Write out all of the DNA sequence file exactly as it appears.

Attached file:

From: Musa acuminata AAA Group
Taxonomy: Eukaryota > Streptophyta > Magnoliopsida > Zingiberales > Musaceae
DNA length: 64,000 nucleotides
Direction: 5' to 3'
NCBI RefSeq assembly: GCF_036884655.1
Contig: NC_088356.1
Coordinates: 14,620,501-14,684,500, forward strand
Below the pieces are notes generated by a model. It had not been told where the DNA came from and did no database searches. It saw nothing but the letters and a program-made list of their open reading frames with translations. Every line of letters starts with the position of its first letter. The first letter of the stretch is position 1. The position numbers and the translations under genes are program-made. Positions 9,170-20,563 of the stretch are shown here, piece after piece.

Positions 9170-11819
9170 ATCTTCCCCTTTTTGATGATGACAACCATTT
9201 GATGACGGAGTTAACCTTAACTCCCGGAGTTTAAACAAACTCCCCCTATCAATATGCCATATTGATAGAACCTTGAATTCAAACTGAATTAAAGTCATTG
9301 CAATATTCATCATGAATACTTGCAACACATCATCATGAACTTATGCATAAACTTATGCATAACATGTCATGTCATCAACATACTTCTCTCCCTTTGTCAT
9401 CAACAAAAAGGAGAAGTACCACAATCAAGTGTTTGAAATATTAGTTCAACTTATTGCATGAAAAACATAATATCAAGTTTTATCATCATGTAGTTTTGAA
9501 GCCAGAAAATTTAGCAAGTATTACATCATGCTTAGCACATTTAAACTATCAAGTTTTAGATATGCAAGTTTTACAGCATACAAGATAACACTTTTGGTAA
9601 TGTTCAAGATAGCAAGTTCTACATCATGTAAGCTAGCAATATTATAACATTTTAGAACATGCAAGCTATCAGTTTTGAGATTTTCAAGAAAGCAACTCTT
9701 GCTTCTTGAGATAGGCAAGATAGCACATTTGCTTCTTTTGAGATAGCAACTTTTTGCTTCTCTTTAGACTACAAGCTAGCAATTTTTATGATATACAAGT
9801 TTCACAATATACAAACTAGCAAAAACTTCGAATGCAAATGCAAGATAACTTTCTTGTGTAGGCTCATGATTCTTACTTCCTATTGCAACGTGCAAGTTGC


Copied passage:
From: Musa acuminata AAA Group
Taxonomy: Eukaryota > Streptophyta > Magnoliopsida > Zingiberales > Musaceae
DNA length: 64,000 nucleotides
Direction: 5' to 3'
NCBI RefSeq assembly: GCF_036884655.1
Contig: NC_088356.1
Coordinates: 14,620,501-14,684,500, forward strand
Below the pieces are notes generated by a model. It had not been told where the DNA came from and did no database searches. It saw nothing but the letters and a program-made list of their open reading frames with translations. Every line of letters starts with the position of its first letter. The first letter of the stretch is position 1. The position numbers and the translations under genes are program-made. Positions 9,170-20,563 of the stretch are shown here, piece after piece.

Positions 9170-11819
9170 ATCTTCCCCTTTTTGATGATGACAACCATTT
9201 GATGACGGAGTTAACCTTAACTCCCGGAGTTTAAACAAACTCCCCCTATCAATATGCCATATTGATAGAACCTTGAATTCAAACTGAATTAAAGTCATTG
9301 CAATATTCATCATGAATACTTGCAACACATCATCATGAACTTATGCATAAACTTATGCATAACATGTCATGTCATCAACATACTTCTCTCCCTTTGTCAT
9401 CAACAAAAAGGAGAAGTACCACAATCAAGTGTTTGAAATATTAGTTCAACTTATTGCATGAAAAACATAATATCAAGTTTTATCATCATGTAGTTTTGAA
9501 GCCAGAAAATTTAGCAAGTATTACATCATGCTTAGCACATTTAAACTATCAAGTTTTAGATATGCAAGTTTTACAGCATACAAGATAACACTTTTGGTAA
9601 TGTTCAAGATAGCAAGTTCTACATCATGTAAGCTAGCAATATTATAACATTTTAGAACATGCAAGCTATCAGTTTTGAGATTTTCAAGAAAGCAACTCTT
9701 GCTTCTTGAGATAGGCAAGATAGCACATTTGCTTCTTTTGAGATAGCAACTTTTTGCTTCTCTTTAGACTACAAGCTAGCAATTTTTATGATATACAAGT
9801 TTCACAATATACAAACTAGCAAAAACTTCGAATGCAAATGCAAGATAACTTTCTTGTGTAGGCTCATGATTCTTACTTCCTATTGCAACGTGCAAGTTGC